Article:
On the day of our Lord’s passion, his long-term followers mostly abandoned him. One denied he even knew him, and another had handed him over to his accusers. So, Jesus faced his severe test alone before Jewish and Roman authorities. Even with his disciples scattered and his great ordeal still ahead, Jesus still impacted the lives of every person he met. Here are two men who did not foresee an appointment with destiny that day.
By modern standards, Pontius Pilate was a cruel and violent governor. In fact, that is precisely how the Jewish writers Josephus and Philo described him. By Roman standards, though, he was just a middle management administrator doing what Caesar expected: Manage this furthest outpost of the empire with a firm hand and keep the taxes flowing back to Rome.
He commanded an under-strength legion of soldiers who no more wanted to be policemen in a country who hated them than Pilate wanted this assignment. A simple project of building an aqueduct for Jerusalem using temple funds had caused a riot of over 10,000 Jews and had resulted in hundreds of crucifixions. The Jews seethed in anger and the Romans stewed in frustration.
Into this powder keg of tension comes the Sanhedrin with a capital crime case. They want a popular, but controversial teacher put to death for blasphemy and treason. The charges are clearly trumped up. What does Pilate care about Jewish teaching? It is just a bunch of crazy people arguing about a ridiculous invisible god.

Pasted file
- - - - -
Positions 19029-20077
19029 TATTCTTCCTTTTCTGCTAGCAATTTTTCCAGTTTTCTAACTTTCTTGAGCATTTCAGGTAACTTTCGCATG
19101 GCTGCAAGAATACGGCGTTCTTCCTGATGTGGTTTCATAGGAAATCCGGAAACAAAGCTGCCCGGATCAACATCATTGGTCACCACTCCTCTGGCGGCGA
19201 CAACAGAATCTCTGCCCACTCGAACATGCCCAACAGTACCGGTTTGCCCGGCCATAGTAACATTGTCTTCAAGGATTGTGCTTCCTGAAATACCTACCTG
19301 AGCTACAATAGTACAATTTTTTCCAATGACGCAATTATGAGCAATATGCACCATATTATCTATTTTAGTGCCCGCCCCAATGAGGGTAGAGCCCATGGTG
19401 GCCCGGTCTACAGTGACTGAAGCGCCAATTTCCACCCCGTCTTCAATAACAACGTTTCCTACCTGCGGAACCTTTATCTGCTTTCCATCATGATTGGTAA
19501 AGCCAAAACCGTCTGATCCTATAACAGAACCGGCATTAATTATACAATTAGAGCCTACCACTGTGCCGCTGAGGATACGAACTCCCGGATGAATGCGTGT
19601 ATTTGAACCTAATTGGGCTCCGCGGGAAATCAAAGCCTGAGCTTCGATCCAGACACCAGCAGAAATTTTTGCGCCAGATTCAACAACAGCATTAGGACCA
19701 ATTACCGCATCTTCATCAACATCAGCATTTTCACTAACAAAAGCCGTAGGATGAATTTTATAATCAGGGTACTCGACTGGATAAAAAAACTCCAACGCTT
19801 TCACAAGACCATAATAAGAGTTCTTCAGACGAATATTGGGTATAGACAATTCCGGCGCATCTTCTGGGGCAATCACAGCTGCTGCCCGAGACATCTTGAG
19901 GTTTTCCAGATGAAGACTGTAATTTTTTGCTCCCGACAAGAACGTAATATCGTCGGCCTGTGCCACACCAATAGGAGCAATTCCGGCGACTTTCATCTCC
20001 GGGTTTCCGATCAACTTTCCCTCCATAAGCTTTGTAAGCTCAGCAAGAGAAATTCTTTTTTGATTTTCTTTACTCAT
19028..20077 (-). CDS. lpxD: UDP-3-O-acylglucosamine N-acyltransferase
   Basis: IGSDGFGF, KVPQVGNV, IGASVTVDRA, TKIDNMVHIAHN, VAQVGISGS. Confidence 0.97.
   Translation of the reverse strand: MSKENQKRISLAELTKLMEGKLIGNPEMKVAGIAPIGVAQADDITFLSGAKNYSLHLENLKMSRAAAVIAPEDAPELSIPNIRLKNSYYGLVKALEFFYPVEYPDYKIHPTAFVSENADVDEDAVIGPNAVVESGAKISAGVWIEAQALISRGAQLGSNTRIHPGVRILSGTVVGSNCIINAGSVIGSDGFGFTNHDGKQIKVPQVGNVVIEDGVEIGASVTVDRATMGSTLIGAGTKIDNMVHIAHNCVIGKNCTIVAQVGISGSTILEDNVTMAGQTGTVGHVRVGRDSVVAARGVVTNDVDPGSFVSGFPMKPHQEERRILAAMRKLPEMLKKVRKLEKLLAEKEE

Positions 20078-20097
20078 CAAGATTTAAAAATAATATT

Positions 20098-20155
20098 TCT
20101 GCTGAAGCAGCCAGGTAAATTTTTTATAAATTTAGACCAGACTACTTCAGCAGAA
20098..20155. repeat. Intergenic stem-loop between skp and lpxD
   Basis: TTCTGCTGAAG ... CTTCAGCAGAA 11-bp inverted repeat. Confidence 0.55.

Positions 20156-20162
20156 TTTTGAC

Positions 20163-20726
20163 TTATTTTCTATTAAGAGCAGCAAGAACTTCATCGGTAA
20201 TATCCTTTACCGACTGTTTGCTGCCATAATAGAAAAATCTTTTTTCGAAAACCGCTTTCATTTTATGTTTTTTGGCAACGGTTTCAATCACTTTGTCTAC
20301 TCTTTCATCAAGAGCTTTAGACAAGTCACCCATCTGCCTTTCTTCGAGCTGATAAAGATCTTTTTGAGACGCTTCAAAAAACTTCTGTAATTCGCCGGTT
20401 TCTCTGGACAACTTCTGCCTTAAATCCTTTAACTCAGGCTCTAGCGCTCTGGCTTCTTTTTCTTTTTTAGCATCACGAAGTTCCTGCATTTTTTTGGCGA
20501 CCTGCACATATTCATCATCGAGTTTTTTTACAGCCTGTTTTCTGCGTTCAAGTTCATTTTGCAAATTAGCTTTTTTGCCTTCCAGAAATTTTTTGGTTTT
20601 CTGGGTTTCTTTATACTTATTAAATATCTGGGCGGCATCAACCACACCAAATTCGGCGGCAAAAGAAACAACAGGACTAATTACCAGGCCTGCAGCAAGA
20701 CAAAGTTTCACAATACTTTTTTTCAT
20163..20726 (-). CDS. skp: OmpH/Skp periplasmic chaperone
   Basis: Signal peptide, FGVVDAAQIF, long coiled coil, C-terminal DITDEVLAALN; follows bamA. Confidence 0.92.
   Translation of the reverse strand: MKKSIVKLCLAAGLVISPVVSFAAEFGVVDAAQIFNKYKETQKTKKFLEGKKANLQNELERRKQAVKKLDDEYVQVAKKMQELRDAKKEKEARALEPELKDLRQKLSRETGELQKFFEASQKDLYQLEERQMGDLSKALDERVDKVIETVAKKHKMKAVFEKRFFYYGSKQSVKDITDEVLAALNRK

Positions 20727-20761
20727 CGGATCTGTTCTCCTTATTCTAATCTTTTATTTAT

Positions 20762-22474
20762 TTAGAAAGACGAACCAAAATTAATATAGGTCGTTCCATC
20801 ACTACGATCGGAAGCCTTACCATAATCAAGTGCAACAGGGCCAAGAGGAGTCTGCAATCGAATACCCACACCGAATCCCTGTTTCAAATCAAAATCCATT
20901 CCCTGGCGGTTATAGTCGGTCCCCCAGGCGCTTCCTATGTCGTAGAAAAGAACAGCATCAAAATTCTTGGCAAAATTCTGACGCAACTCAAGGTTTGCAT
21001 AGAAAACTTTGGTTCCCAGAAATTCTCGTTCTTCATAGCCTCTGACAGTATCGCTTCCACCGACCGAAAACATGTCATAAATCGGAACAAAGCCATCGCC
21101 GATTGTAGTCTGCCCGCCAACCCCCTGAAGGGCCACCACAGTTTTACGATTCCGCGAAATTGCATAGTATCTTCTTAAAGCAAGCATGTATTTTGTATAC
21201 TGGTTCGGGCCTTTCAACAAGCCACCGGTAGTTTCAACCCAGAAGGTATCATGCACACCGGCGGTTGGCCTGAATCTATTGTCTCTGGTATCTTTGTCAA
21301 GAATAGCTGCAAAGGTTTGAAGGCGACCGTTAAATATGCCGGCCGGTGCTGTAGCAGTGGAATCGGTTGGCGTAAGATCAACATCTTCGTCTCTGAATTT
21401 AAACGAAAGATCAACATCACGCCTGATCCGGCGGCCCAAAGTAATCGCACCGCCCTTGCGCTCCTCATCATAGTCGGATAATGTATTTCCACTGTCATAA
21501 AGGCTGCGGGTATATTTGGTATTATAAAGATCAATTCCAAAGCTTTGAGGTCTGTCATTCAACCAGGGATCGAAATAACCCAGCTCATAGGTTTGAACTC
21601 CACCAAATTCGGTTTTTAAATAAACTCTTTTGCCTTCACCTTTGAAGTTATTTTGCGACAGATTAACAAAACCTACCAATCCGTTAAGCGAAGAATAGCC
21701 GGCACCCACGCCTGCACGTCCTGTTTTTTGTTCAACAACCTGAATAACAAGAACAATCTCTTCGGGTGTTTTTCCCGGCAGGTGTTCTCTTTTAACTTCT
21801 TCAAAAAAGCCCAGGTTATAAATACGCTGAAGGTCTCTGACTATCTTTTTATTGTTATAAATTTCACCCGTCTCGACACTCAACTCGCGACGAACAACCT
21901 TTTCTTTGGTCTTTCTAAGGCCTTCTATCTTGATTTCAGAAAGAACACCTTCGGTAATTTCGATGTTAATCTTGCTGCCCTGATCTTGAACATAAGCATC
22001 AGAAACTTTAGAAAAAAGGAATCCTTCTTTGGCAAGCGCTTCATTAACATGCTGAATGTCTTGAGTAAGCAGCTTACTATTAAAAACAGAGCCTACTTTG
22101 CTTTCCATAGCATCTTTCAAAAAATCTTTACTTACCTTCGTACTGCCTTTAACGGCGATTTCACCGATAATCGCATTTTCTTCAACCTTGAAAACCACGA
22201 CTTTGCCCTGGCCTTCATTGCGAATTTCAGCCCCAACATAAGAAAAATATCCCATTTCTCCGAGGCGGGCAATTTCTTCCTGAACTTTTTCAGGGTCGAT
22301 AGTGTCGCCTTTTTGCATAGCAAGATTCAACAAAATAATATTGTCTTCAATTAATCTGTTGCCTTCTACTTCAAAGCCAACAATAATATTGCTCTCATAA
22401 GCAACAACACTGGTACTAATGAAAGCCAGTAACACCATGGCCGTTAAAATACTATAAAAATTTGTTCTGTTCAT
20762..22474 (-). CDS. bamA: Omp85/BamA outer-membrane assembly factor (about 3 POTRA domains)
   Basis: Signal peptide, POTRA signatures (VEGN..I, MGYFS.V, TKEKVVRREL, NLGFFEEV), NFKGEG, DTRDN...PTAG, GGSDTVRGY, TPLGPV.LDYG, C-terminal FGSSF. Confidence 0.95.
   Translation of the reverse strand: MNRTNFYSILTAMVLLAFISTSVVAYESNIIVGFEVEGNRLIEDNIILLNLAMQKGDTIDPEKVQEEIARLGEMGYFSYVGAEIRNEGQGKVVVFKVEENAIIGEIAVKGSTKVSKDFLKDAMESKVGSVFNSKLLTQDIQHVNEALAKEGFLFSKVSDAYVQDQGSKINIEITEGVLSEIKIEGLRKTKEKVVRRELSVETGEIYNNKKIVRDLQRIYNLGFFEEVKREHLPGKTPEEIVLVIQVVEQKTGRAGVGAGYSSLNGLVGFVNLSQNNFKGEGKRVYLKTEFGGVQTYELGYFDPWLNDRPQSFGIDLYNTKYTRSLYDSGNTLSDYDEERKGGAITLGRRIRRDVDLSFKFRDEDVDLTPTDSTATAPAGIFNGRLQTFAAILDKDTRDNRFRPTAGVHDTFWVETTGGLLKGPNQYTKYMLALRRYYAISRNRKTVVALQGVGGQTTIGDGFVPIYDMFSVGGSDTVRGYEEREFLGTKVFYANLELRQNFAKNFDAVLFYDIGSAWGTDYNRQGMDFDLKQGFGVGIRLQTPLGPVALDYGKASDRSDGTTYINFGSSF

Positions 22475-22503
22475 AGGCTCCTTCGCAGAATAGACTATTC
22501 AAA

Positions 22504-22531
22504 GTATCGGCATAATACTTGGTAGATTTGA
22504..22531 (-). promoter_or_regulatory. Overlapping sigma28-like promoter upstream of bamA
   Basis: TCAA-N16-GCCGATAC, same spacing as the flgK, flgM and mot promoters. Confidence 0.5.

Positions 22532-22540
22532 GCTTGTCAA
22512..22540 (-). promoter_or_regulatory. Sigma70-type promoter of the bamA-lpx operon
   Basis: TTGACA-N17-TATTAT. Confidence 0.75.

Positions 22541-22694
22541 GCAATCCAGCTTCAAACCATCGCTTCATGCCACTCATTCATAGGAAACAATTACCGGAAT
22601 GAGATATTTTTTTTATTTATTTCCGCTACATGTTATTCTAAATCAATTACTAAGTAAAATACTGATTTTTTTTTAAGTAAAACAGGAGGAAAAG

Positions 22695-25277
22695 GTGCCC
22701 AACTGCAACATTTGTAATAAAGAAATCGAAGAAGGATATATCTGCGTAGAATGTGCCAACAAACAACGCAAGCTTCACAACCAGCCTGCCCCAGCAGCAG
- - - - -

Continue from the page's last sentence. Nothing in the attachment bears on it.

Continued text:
But the Sanhedrin helps keep the peace. And complaints about his harsh punishments were piling up in Rome. And, frankly, what is one more dead Jew?
Pilate looked that teacher in the eye and listened to him say, “I was born to bear witness to the truth”. That could have been a turning point in Pilate’s life, if his reply, “and what is the truth?” had been sincere. But his soul was buried under too many layers of materialism to recognize truth when it was literally staring him in the face.
In contrast to Pilate, another hardened soul looked over at the man crucified beside him. Two criminals facing Roman justice dying horribly for their crimes. One chose insults and cynicism. The other saw hope, and he threw his small faith toward that hope. “Remember me”, he said to Jesus on his cross, “when you come onto your kingdom”. Against every reasonable expectation, his life changed from despair to joy. By the end that day he was in paradise with his new Lord.
We never know when an appointment with God will intersect our path. Will we be so insulated with the demands of the world or the catastrophe of our choices that we do not see Truth when he looks at us? Or will we recognize the moment and cast our destiny upon him?